Northwest of Cadiz is the seaside town of El Puerto de Santa María, with a charming historic quarter and a well-earned reputation for producing fine sherry and brandy that you can experience for yourself; take your pick from any of the town's fine bars and restaurants to sample these drinks and some of Cadiz's best seafood tapas. Further along the coast are the fishing ports of Rota and Chipiona, the latter with a beautiful 12-km stretch of sandy beach that few foreign tourists visit, although it can be busy in summer with holidaymakers from Seville and Cadiz. The historic sea port of Seville, Sanlúcar de Barrameda, is famous for its manzanilla sherry that tastes of salty sea air.

Southeast of Cadiz and set back from the shore is the town of Chiclana, on the edges of a protected saltmarsh called the Marismas de Sancti Petri Natural Area. Chiclana's beach resort is Sancti Petri, which is worth a visit in summer for its boat trips to the Sancti Petri island with its lighthouse and ruined castle.

Further south are a series of small coastal towns and villages set in wild landscapes fringed by virgin beaches. Conil de la Frontera is the first of these, with a pretty, historic centre and main square, surrounded by a maze of streets, and a long, sandy beach. Further east along the coast is El Palmar, a beachside hamlet with a great campsite and a good choice of places to stay, well known for its superb dune-backed sandy beach. From here you can see the lighthouse on the Cabo de Trafalgar headland that marks the beginning of the small resort of Caños de Meca, a hippy hangout with a laid-back atmosphere and a nudist beach at its eastern end.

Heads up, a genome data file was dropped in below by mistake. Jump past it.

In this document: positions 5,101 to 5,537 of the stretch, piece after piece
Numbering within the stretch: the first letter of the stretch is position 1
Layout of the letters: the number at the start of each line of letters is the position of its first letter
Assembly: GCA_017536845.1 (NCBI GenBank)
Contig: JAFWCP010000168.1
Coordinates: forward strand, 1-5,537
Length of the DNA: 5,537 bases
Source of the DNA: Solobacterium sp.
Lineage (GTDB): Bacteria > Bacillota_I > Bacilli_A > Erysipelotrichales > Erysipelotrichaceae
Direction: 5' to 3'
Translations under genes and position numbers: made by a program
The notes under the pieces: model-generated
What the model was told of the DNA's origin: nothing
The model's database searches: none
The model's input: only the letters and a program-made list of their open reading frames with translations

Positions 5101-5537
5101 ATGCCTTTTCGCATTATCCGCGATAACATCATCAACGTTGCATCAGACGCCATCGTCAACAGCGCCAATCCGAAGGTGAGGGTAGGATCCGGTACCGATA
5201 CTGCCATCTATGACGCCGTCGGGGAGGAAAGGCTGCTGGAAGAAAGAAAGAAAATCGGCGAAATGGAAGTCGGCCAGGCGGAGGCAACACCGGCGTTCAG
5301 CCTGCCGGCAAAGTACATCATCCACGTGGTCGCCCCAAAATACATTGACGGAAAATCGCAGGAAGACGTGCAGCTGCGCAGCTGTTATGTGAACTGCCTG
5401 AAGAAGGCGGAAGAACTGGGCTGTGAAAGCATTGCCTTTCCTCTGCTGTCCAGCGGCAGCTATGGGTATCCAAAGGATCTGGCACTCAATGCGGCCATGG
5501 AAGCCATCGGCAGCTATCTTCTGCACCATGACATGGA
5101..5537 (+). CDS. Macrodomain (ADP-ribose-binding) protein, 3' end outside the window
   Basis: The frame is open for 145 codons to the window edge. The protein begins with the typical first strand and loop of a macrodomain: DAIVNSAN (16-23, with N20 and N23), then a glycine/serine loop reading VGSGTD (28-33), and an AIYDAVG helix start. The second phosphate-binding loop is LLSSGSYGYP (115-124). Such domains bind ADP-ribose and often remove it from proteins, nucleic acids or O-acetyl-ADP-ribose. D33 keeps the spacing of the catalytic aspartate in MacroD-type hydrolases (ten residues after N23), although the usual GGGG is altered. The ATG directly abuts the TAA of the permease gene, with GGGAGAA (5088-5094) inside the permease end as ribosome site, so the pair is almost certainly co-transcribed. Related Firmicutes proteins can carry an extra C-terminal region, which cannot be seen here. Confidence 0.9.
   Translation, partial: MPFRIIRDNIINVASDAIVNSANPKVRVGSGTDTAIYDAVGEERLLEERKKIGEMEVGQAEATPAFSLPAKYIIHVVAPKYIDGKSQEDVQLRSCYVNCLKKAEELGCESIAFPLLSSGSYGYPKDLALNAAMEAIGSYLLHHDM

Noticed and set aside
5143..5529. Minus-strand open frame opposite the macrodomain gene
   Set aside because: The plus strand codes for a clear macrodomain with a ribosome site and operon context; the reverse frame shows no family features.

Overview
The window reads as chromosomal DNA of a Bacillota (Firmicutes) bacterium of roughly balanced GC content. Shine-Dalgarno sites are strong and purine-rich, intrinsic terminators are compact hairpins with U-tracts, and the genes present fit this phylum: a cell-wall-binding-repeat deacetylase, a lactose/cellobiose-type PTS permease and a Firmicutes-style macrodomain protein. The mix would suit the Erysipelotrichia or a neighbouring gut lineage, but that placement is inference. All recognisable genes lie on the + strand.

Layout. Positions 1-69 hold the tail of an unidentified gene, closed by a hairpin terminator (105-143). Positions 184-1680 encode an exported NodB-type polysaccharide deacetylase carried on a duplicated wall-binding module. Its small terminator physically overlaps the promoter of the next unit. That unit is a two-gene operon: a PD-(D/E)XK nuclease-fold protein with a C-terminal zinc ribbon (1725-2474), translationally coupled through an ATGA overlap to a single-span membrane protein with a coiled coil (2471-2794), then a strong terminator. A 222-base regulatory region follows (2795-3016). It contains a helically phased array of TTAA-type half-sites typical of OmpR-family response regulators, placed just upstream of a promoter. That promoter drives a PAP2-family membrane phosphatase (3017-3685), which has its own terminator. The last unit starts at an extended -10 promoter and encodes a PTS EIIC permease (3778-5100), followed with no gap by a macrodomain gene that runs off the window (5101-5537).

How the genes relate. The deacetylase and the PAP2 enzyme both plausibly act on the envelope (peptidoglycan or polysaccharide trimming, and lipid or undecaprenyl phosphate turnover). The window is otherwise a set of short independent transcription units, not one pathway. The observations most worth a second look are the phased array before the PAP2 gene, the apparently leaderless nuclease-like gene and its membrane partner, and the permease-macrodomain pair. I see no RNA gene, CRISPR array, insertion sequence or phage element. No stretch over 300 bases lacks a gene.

Although blighted somewhat by some ugly development and largely shunned by foreign visitors, the next resort of Barbate has an impressive 2km-promenade lined with bars and restaurants right by its extensive sandy beach. Between Barbate and Caños de Meca is a protected stretch of magnificent cliffs and pine forest, the Breña y Marismas de Barbate Natural Park, with a coastal walk that is well worth the effort for its wonderful views.

Zahara de los Atunes and Bolonia are two low-key resorts between Barbate and Tarifa, Bolonia being best known for its nearby Roman ruins, the settlement of Baelo Claudio.

Tarifa is synonymous with windsurfing as one of the world's prime locations for this sport. It is a lively, buzzing resort with loads to do; apart from the ubiquitous windsurfing, you can choose from kite surfing, scuba diving and whale- and dolphin-watching trips.

East along the coast from Tarifa is the industrial sprawl of Algeciras, Gibraltar and then, just off the coastal road, the small town of San Roque. It enjoys superb views of the Bay of Algeciras (if you turn a blind eye to the oil refinery), Gibraltar and the mountains of Africa on clear days, as well as having a beautiful pine forest, the Pinar del Rey, just to its north. San Roque is a great place for golfers, with no less than six golf courses in its municipality. Closer to the shore is Sotogrande, an upmarket residential development and marina near the river estuary nature reserve of the Estuario del Río Guadiaro Natural Area.


Cadiz Province Map (c)newimage.es Malaga Province